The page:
Dog food grains. Canine allergies. Could they be related? Well, in a word, maybe.
Yet mold and other contaminants sometimes found in cereal grains used to make dog food can cause serious illness — even death.
Surprisingly, cereal grains can be some of the most problematic ingredients in commercial dog food.
Grains Can Conceal Hidden Contaminants
After grains are harvested, they must be stored. And the longer the storage period, the greater the risk of contamination by one or more of these nasty pollutants…
What’s worse, many dog food companies are famous for using the cheapest grains they can find — rejects and by-products of the human food industry…
Cereal grain leftovers classified as “unfit for human consumption”.
And low quality ingredients like these can always be fertile breeding grounds for some of the nastiest contaminants in dog food.
How These Dangerous Contaminants
Can End Up in Your Dog’s Food
Insects — and their droppings — can be found in cheap, low-quality grains.1
- Red flour beetles
- Granary weevils
- Rice weevils
- Meal worms
- Flat grain beetles
- Indian meal moths
- Saw-tooth grain beetles
Grain infestations are so common that damage done by insects after crops are harvested is sometimes greater than the damage done during the growing season itself2.
That’s how the carcasses of dead grain insects can so easily end up in commercial dog food. These common dog food pollutants should be considered prime suspects in any attempt to prevent canine allergies.
Grain Mites Quickly Multiply Out of Control
So, what do you get when you mix a low-quality feed grain with plenty of moisture — and then store them together over time?
Mites. Grain mites. And lots of them.
This tiny eight-legged creature is a close relative of the dust mite, that infamous household pest that might just be one of the most common causes of allergies in the human population.
And can they ever multiply! One female mite alone can lay up to eight hundred eggs in as little as just nine days3.
Some of these juvenile mites morph into a stage known as the hypopus. During that phase their bodies harden and the mites develop numerous small suckers on their underbellies.
These tiny arthropods then use their suckers to attach themselves to the bodies of grain weevils, beetles and other insects.
So, with a little help from their newly-found “friends” they quickly spread throughout an entire bin of feed grain.
Within days, the stored commodity can become completely infested with disease-causing grain mites.
A Likely Cause of Chronic Allergies
The disease is a chronic and allergic skin reaction to specific pollutants (called allergens) found in a dog’s environment.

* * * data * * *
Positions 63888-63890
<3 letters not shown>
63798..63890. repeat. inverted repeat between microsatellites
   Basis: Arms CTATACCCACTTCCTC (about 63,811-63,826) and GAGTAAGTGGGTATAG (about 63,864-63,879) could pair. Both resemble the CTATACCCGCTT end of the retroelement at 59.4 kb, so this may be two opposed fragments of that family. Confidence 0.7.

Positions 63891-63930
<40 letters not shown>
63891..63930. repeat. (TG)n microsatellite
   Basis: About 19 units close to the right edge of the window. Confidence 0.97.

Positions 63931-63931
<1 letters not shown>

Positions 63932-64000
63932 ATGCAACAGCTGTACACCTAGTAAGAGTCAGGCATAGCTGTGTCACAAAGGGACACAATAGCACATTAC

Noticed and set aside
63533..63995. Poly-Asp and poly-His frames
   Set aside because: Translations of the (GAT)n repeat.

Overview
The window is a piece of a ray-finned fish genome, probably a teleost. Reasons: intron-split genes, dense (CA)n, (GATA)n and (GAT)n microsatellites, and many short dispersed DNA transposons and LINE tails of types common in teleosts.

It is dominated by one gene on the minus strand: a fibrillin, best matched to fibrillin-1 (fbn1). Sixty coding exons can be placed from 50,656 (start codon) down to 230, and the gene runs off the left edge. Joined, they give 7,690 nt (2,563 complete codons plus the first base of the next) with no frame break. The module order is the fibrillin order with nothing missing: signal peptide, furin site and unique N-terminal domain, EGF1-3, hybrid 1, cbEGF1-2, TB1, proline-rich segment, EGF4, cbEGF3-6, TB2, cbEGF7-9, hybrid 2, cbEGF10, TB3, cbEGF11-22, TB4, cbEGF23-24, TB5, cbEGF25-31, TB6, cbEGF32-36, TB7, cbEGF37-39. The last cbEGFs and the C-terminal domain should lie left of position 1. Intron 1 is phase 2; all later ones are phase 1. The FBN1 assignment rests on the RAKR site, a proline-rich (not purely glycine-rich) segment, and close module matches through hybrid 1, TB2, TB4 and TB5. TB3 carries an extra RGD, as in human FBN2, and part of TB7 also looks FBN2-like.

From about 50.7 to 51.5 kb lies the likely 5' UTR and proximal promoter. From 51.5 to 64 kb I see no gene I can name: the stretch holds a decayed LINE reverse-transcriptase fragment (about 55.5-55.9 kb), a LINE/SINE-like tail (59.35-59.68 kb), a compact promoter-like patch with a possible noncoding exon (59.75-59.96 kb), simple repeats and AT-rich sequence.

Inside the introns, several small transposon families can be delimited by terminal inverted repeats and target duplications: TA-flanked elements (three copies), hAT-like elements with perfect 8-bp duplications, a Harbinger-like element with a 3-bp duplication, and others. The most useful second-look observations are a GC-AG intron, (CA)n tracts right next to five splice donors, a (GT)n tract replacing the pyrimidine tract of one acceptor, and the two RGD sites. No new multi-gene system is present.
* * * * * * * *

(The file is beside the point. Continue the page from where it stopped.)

Symptoms can be so common it’s easy to overlook the everyday signs of the disease…
- Chronic itching
- Excessive licking or chewing of the paws, abdomen and groin
- Deep pink, reddened or oozing ears
- Balding areas (known as “alopecia”)
- Black pigmentation of the skin around the groin (in later years)
- Secondary yeast or bacterial infections (especially in the ears)
So, what are these “specific pollutants” that cause this miserable disease?
Well, it’s been known for years that atopic dermatitis can be caused by common household dust mites. You know, the kind you find in your home’s carpeting.
The same kind of mites that cause allergies in humans.
So, could mite-contaminated dog food have anything to do with canine skin allergies?
You bet it could. And here’s proof…
Recent Research Points an Accusing Finger
A recent study of atopic dermatitis conducted at Wright State University has concluded, “storage mite sensitivity in dogs may be as important, if not more important, than dust mite sensitivity”.4
In other words, the consumption of grain storage mites and their carcasses must be considered an important cause of atopic dermatitis in dogs.
That finding clearly implicates grain-based dog food as a possible cause for this far-too-common condition.
- Extension Entomologists, North Central States, Federal Extension Service, U.S. Department of Agriculture ↩
- Peairs FB, “Insect Damage to Farm-Stored Grain”, Colorado State University Extension, Number 5.545 ↩
- “Flour or Grain Mites”, Entomological Notes, College of Agricultural Sciences, Penn State University ↩
- Arlian AG et al, Serum immunoglobulin E against storage mites in dogs with atopic dermatitis, American Journal of Veterinary Research, 2003 January, 64 (1):32-6 ↩